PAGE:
United Arab Emirates Mulls Abandoning the Dollar

March 11, 2008 11:38 AM
by findingDulcinea Staff
The UAE has its currency pegged to the flagging U.S. dollar. But high inflation is forcing the Gulf nation to reconsider that arrangement.

30-Second Summary

The United Arab Emirates, long a beacon to expatriates seeking a plush lifestyle, is considering removing its longstanding currency peg to the U.S. dollar in a move to rein in inflation rates.

The Wall Street Journal writes that, in the UAE, the U.S. dollar “contributes 40 percent of total inflation. The National Bank of Abu Dhabi estimates UAE inflation at 10.9 percent in 2007.”

Local distributors report price increases of some 20–30 percent. “A 20-liter tin of a popular brand of cooking oil was available at 47 dirhams ($12.80) in 2006. But now a 10-liter tin of the same oil brand is costing 47 dirhams,” an Abu Dhabi restaurateur told the Khaleej Times.

Said UAE Central Bank Governor Nasser al-Suweidi in November, “There is pressure, strong pressure, in the UAE because of higher inflation and an unexpected further deterioration in the dollar.”

Similar woes prompted fellow Gulf nation Kuwait to unpeg its currency from the dollar in May of last year.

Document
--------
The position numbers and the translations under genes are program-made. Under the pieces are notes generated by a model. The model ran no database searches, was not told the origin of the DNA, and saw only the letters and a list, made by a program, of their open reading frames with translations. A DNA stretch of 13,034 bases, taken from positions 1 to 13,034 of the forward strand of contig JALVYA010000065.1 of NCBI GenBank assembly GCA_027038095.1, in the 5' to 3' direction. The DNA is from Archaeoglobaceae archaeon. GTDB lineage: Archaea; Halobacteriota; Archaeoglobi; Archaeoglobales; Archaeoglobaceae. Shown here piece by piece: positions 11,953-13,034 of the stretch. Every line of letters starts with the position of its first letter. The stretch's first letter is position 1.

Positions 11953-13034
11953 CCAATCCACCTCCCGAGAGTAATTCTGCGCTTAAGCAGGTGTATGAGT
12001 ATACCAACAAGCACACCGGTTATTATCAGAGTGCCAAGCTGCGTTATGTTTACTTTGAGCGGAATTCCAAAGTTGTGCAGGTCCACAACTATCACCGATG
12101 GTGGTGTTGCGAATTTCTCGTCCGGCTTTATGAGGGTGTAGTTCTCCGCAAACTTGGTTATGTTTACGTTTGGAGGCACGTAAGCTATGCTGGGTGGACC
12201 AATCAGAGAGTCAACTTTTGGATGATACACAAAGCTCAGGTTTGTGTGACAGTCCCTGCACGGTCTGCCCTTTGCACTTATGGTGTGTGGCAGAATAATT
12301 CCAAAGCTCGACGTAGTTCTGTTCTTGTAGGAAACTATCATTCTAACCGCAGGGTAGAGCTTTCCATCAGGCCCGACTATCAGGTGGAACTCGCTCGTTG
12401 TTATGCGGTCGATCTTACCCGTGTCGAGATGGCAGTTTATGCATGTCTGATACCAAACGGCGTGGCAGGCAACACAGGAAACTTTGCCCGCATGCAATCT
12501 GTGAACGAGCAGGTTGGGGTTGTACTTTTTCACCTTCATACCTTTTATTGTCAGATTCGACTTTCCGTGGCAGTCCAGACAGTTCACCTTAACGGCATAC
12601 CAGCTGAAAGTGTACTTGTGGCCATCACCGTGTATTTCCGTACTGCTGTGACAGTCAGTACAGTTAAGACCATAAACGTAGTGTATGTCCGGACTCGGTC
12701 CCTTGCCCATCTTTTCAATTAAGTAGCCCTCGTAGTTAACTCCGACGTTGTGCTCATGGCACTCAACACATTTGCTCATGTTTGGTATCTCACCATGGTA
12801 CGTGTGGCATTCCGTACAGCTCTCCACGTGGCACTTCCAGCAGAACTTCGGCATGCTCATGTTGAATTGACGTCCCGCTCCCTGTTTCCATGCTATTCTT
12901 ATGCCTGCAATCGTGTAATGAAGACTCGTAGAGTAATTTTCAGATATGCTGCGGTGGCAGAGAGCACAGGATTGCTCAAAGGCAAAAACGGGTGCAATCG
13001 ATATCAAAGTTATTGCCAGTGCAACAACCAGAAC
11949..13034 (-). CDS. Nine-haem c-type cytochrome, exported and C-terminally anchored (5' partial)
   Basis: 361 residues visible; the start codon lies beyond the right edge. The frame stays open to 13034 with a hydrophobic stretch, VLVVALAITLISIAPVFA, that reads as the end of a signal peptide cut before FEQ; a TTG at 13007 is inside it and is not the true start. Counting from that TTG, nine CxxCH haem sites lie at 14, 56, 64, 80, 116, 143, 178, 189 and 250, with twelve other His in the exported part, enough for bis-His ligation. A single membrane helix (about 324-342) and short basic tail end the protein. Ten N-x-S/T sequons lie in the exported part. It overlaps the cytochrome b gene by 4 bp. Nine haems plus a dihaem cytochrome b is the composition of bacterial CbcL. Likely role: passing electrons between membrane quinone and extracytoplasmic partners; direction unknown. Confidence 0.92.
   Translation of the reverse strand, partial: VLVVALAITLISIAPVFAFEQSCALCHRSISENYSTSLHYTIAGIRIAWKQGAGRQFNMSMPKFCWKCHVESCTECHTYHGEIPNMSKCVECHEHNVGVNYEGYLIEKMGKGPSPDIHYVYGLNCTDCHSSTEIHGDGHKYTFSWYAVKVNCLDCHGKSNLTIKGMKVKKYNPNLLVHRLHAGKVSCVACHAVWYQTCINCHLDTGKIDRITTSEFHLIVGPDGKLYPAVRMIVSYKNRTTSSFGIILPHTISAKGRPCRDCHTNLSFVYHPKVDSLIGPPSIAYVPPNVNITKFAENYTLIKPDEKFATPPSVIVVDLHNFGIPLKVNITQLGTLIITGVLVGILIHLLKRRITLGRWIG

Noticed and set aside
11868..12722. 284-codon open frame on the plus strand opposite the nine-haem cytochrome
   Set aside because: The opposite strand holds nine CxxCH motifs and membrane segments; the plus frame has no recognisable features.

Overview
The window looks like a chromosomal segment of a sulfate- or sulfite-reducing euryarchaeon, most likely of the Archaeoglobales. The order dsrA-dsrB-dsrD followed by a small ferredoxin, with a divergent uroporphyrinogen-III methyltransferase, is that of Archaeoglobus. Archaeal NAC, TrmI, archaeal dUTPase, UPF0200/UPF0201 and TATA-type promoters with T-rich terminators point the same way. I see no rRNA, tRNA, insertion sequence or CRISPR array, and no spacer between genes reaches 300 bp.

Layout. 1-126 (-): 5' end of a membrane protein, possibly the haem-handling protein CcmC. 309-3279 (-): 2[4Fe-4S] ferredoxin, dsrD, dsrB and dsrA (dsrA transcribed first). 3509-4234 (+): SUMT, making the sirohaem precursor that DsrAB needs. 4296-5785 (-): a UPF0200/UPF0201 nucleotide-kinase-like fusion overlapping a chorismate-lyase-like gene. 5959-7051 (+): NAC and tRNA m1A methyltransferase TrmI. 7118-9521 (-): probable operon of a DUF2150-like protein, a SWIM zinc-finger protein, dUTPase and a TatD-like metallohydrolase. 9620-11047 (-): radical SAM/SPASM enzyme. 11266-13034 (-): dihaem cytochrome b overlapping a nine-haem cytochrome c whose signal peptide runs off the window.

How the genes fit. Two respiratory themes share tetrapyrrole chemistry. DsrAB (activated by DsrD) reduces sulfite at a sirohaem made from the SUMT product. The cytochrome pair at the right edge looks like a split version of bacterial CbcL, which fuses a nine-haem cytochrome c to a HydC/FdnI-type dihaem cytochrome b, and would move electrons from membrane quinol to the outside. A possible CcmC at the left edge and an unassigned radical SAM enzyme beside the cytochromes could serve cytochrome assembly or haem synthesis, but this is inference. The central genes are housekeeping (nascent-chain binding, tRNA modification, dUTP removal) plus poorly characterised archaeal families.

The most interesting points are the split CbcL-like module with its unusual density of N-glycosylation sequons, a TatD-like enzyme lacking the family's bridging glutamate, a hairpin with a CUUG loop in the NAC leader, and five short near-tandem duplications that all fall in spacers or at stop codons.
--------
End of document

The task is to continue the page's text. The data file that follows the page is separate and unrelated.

Eirvin Knox, the chief executive director of the Abu Dhabi Commercial Bank, told Gulf News, “The dollar peg has served the economy well, historically, but it may be wise to reconsider it in light of the long-term growth prospects in the region.”

Stephen Corley, writer for Arabian Business, disagrees. Although expats in the emirates may not have as much wiggle room as before, “it is inconceivable that the relentless suggestion of a one-off revaluation will do much to counteract the inflationary spiral.”

Headline Links: UAE to reconsider dollar peg

Background: The UAE deals with inflation

Historical Context: Kuwait unpegs its currency

Opinion & Analysis: Inflation in the Gulf

Reference: The United Arab Emirates

Related Topics: The United Arab Emirates’ global brand


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